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Caramel Pumpkin Tart with a Gingersnap Crust

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I have a confession to make. I don’t love pumpkin pie.

I mean, it’s not bad, exactly. I don’t hate it. But it rarely lives up to what I want a special occasion dessert to be.

At Thanksgiving, when dessert rolls around, I’m more likely to go for the apple pie, or, if I’m really lucky, the cranberry curd tart than the traditional pumpkin pie.

Sugar, mascarpone, and heavy cream in bowls

The crust tends to be pale and damp, the filling dense and ever so slightly fibrous and grainy, the flavor a little flat.

But still, I like pumpkin’s flavor (I love it in pumpkin bread and pumpkin cake). And I believed that it had potential to be something special in the pie-and-tart category. So I set out to make a version of pumpkin pie I could really love.

And I think, with this caramel pumpkin tart, I’ve found it.

Gingersnap Tart Crust

The first trick was swapping out the traditional pie crust for a simple press-in gingersnap crust.

I find that cookie crumb crusts tend to work better in tart pans with removable bottoms than in pie pans, so I swapped pans to shift from pie to tart.

The gingersnap crust brings extra gingery heat to the crust, which helps to balance the sweetness of the pumpkin filling.

Bowls of brown sugar, spices, eggs, and pumpkin puree

For the pumpkin part, I kept the pumpkin puree and the general traditional pumpkin spice profile, but I added some orange zest to brighten things up and some dark brown sugar for a hint of molasses-y bitterness.

Then, instead of turning to a can of sweetened condensed milk, I opted to make a caramel sauce enriched with a bit of heavy cream and a generous amount of mascarpone.

The mascarpone is subtle here, but it’s very gentle tang helps to balance the sweetness of the caramel so it doesn’t overwhelm the tart.

The caramel makes the whole thing taste fuller and rounder and, paradoxically, lighter than a traditional pumpkin pie filling.

Caramel poured from a saucepan into a mixing bowl with pumpkin mixture

The pumpkin puree gets mixed with spices and eggs, and then the caramel sauce gets mixed in with the pumpkin.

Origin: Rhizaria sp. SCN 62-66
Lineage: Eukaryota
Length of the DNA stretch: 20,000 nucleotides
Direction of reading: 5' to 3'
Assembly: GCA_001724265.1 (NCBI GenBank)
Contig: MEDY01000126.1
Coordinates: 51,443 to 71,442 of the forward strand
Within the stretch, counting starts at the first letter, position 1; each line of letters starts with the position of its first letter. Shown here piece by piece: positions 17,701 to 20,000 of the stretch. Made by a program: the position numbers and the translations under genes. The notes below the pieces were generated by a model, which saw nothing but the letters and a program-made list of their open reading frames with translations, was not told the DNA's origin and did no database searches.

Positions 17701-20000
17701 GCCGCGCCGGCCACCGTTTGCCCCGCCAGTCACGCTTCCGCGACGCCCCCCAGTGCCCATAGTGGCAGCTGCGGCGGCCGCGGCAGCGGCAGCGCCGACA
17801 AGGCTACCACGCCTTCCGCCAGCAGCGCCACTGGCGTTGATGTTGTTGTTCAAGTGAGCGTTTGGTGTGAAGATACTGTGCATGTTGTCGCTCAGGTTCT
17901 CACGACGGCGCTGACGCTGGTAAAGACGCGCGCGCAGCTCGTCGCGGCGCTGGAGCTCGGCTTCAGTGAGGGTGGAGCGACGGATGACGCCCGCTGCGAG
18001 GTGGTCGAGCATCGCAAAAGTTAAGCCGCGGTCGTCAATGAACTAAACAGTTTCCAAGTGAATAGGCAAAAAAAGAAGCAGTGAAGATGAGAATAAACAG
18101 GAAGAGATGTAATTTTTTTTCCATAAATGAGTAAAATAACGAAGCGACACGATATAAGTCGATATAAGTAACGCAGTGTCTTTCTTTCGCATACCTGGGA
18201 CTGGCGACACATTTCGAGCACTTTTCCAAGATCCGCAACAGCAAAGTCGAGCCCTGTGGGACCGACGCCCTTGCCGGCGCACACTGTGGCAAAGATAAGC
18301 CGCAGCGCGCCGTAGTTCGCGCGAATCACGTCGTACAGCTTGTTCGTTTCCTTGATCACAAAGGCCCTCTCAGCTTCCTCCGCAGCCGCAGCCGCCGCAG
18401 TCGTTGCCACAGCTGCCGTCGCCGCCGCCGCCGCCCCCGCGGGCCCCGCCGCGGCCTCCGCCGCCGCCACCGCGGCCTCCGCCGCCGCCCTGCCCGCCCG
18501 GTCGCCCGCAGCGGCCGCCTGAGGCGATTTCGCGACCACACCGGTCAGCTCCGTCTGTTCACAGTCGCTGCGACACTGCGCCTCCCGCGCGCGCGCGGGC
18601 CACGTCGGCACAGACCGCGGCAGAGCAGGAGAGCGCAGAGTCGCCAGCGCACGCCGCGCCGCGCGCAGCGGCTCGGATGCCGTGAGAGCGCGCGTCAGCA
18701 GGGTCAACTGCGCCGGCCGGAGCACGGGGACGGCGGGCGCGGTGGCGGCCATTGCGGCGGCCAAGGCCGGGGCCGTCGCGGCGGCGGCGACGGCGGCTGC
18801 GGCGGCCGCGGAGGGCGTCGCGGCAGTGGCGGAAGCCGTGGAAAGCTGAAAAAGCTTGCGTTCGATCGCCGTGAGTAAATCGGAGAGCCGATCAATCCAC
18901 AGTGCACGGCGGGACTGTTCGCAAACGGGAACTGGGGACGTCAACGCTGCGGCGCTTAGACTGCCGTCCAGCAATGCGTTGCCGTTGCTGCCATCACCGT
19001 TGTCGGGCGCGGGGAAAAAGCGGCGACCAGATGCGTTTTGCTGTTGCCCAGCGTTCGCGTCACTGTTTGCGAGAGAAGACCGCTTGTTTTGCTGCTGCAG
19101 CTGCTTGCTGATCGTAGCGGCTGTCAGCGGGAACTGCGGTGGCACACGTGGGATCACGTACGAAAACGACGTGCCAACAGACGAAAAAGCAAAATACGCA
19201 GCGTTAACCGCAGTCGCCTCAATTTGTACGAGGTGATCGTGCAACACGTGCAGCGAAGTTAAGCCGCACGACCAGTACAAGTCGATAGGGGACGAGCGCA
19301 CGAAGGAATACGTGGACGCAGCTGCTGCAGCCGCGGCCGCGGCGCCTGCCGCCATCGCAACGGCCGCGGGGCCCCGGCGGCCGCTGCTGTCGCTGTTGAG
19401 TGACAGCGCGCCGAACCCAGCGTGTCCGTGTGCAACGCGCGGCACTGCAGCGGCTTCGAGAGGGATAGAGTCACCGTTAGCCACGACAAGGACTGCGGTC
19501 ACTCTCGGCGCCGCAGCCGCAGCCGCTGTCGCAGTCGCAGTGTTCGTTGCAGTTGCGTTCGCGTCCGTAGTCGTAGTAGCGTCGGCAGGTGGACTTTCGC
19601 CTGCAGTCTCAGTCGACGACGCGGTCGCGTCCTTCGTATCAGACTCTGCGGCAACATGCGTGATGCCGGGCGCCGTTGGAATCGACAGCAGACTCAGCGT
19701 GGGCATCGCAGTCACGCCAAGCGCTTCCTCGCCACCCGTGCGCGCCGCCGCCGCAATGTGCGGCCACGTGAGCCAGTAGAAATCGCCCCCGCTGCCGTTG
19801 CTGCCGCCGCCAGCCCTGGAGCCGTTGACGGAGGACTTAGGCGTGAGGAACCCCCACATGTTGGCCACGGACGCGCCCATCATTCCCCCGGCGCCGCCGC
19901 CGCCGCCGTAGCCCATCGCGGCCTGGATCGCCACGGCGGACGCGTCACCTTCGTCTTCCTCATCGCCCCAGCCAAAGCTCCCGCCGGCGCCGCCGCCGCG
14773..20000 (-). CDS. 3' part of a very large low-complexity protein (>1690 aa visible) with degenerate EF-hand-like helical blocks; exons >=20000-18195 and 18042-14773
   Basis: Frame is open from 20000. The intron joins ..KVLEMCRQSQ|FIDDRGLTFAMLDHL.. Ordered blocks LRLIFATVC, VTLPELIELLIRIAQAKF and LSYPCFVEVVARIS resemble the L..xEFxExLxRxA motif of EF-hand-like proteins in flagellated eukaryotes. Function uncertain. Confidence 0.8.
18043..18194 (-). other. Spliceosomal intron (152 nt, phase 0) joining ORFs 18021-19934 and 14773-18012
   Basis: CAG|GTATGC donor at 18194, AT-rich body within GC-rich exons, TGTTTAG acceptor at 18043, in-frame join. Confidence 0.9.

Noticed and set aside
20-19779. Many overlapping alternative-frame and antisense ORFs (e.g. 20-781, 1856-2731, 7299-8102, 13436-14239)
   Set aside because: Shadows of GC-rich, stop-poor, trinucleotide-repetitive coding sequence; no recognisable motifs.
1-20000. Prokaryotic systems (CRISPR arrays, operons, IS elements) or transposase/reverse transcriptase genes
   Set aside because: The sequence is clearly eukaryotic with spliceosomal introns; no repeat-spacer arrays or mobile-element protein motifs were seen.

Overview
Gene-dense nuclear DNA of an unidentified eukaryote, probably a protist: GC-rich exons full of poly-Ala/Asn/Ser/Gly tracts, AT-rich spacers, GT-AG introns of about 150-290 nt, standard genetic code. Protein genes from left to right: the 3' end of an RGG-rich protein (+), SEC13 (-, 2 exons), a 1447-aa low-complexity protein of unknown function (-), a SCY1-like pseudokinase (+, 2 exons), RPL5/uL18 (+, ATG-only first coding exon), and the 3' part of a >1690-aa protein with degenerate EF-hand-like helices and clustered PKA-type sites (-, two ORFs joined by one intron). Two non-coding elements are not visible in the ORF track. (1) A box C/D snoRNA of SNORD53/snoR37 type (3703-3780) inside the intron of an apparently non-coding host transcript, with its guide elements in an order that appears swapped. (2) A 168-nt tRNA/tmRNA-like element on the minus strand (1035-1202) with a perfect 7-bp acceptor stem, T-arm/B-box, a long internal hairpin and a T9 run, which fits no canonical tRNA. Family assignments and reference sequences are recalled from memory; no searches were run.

And then, the secret to a smooth custard tart: the mixture gets strained through a fine mesh sieve. This will remove any stray fibrous bits from the pumpkin puree, any stringy egg bits (aka chalazae), and any small bits of mascarpone that didn’t fully melt into the caramel.

It’s a small step that makes a big difference in the final texture.

Gingersnap tart crust on a sheet pan with caramel pumpkin tart filling in a bowl

Then the caramel pumpkin mixture gets poured into the prepared gingersnap tart crust, where it gets precariously close to overflowing. But don’t worry, it will all, just barely, fit.

Getting it into the oven requires steady hands and a good sense of balance. If you have someone nearby who can open the oven door for you, by all means, enlist their help. (And it’s not the end of the world if a little bit of the filling sloshes of the edge.)

But once the tart is in the oven, the hard work is done.

Caramel pumpkin tart ready to go into the oven

You’ll want to let it bake until the custard is just set. The edges will puff up a little and the center will wiggle but not slosh when you bump the pan.

The tart will be a little higher around the edges than in the center, which makes a perfect area for adding some whipped cream.

The whipped cream is optional, but nice.

Caramel pumpkin tart on a white cake stand

The airiness of the whipped cream plays nicely with the light texture of the caramel pumpkin filling. And the gingersnap crust helps to make for a spicy finish.

It’s not quite a traditional pumpkin pie, but this caramel pumpkin tart is something special, and it might find a new place in your family traditions.

I hope you love it.

Caramel Pumpkin Tart, overhead view
Yield: 1 9.5-inch tart

Caramel Pumpkin Tart with Gingersnap Crust

Caramel Pumpkin Tart, overhead view